To illustrate his point, Clarke cites the recent North Atlantic Treaty Organization (NATO) military action against Serbia. Key NATO targets included transportation systems, the electric power grid and telecommunications facilities—Serbia’s infrastructure. This bombing was achieved with cruise missiles and other precision-guided munitions delivering high explosives on targets. In the United States, the same infrastructure assets depend on computer-controlled networks. These networks could be attacked much more easily than by launching fleets of aircraft to hurl explosives onto U.S. territory. A cyberspace attack that shuts down an electric utility for a prolonged period of time could have the same result as a successful bombing run on a power station.

The federal government alone cannot defend the country, Clarke declares. The owners and operators of major infrastructure elements must participate in defending their own systems. The government can help with research and development and by organizing sectors for this purpose. “But, in the end, infrastructure owners and operators must assume the burden of defending the systems that they operate,” he states.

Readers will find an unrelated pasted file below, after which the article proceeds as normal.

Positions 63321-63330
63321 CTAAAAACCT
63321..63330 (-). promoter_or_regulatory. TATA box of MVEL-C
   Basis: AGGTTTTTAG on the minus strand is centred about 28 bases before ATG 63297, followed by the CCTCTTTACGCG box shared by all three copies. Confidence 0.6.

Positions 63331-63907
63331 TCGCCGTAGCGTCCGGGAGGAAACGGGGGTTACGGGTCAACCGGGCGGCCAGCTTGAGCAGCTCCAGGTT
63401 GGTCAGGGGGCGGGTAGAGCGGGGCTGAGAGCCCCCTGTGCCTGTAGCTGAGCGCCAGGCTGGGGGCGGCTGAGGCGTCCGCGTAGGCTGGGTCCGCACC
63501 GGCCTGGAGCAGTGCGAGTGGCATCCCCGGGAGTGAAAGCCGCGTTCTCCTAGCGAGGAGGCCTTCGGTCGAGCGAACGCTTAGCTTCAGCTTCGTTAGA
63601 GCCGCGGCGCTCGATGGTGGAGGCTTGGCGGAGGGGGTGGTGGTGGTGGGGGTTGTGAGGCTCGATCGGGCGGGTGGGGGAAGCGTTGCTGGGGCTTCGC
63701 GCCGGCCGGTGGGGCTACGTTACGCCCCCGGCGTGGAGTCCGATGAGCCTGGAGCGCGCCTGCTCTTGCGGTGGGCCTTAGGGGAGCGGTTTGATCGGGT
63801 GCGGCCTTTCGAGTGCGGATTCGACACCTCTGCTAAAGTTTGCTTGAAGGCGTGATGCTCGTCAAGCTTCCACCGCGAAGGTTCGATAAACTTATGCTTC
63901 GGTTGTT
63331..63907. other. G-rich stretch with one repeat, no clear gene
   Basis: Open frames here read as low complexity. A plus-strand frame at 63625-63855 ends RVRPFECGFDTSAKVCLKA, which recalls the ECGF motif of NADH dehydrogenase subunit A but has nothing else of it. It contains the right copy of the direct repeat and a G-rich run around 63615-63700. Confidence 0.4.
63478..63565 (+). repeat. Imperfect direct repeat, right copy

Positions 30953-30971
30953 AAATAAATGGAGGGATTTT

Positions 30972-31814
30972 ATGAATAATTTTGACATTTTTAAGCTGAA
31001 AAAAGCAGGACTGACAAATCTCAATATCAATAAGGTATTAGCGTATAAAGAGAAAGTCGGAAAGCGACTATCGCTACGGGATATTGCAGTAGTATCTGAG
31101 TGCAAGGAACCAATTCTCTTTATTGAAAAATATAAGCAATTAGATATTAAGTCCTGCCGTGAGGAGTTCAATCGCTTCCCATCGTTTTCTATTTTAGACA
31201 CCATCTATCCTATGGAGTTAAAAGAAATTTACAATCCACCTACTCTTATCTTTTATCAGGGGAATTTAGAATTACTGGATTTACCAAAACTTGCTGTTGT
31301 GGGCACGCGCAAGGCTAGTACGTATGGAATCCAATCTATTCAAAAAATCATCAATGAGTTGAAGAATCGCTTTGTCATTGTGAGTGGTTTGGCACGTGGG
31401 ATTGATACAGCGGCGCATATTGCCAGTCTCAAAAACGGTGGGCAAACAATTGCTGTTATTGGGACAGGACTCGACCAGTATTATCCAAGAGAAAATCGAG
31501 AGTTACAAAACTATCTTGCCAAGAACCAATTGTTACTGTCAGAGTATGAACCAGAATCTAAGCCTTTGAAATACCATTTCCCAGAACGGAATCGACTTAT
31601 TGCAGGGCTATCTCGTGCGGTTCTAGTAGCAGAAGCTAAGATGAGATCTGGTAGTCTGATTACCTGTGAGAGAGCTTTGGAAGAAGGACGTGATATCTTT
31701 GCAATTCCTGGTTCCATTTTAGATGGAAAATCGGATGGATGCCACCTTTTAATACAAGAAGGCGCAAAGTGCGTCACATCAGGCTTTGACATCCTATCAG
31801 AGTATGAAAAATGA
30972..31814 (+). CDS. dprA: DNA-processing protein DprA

Clarke emphasizes that the federal government cannot—nor does it desire to—use its regulatory authority to create information assurance or security. “The federal government is not notably good at regulatory activity,” he says. “Regulatory activity by the federal government is a very prolonged exercise that serves only to enrich lawyers. Given that the Internet revolution is happening at great speed—and we now refer to every three months as an Internet year—by the time any federal draft regulation was promulgated, it would be out of date by 12 Internet years.” The government instead seeks to create an understanding in the private sector of the need for security, as it did with Y2K.